Kim Carlson

Advisor: Lisa Curran


Mapping biological diversity is a major goal in the global conservation community. This task is daunting because genetic, species, and community distributions lead to complex spatial patterns of biodiversity. Fine-scale biodiversity maps are useful because these data give land managers and scientists an understanding of species distributions on a scale commensurate with conservation activities. Furthermore, such maps allow managers to track changes in the landscape over time, giving feedback about how management decisions affect local ecosystems.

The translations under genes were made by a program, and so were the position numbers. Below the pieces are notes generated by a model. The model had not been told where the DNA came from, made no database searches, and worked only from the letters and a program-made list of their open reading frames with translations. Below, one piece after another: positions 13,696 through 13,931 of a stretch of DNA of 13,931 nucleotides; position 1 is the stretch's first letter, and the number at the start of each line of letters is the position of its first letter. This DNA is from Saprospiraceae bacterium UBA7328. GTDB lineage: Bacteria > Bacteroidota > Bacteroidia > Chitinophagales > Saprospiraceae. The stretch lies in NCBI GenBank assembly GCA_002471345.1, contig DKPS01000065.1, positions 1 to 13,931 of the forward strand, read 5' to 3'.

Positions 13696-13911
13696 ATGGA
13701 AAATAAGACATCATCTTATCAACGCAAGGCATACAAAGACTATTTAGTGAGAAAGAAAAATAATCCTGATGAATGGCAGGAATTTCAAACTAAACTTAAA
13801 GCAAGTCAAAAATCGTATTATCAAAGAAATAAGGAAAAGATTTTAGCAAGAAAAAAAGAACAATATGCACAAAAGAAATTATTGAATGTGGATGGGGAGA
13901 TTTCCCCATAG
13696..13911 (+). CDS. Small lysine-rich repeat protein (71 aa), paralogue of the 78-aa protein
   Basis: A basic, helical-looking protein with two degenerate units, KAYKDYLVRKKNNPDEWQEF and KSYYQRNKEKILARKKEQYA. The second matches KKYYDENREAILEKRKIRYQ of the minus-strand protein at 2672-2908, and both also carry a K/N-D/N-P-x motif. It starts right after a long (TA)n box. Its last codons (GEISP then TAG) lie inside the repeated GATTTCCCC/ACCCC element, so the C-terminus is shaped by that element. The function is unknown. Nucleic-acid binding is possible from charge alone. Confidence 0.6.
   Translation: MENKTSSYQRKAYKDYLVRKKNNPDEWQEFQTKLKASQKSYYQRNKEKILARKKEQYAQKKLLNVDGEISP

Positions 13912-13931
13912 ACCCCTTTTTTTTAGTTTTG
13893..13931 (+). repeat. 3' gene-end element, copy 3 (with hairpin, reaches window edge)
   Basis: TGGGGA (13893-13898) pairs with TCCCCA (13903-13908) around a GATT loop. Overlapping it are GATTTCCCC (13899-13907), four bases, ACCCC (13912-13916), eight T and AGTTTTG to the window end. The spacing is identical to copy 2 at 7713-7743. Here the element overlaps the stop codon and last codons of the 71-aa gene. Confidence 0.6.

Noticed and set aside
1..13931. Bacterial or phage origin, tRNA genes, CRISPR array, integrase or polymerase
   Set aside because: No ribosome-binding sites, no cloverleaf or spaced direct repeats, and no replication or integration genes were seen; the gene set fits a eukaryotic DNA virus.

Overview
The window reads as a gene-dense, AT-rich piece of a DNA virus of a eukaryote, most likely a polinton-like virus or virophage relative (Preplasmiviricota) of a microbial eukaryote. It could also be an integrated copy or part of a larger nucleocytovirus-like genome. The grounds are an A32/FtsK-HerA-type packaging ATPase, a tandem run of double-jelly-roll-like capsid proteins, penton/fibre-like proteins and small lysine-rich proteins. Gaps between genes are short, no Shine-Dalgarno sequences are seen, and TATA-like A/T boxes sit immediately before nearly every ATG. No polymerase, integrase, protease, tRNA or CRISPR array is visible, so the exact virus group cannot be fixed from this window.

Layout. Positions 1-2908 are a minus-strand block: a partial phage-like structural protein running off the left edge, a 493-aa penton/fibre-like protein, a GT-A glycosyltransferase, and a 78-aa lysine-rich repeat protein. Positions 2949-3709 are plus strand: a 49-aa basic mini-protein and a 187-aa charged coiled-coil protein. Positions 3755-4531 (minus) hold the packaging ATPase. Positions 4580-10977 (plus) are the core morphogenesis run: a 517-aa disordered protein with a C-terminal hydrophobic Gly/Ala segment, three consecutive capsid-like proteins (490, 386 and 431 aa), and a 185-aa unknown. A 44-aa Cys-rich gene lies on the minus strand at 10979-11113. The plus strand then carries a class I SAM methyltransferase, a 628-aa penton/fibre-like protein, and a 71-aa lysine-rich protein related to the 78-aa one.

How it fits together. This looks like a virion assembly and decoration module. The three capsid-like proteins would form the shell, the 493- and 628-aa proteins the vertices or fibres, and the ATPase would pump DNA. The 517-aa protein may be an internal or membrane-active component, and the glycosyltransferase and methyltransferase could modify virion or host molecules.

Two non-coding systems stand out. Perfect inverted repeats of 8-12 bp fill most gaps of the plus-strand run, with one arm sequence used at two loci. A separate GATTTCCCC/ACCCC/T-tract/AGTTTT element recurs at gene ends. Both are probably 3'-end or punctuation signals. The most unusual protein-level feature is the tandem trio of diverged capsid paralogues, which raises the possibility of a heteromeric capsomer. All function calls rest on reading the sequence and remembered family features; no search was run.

Few studies have provided diversity data at high spatial resolution from remote sensing. This project, based at Dr. Greg Asner's lab at the Carnegie Institution's Department of Global Ecology, used airborne imaging spectroscopy to map woody vascular plant species richness in lowland tropical forest ecosystems in Hawai'i. Hyperspectral data acquired by the NASA Airborne Visible and Infrared Imaging Spectrometer (AVIRIS) were analyzed at forest sites spanning a range of plant species diversity on the Big Island of Hawai'i. Results showed that spatial variation in the shape of the AVIRIS spectra was well correlated with species richness across field sites. We developed an algorithm that predicted species richness through a combination of four biochemically-distinct wavelength observations, and used this relationship to map species richness in lowland forest reserves throughout the study region.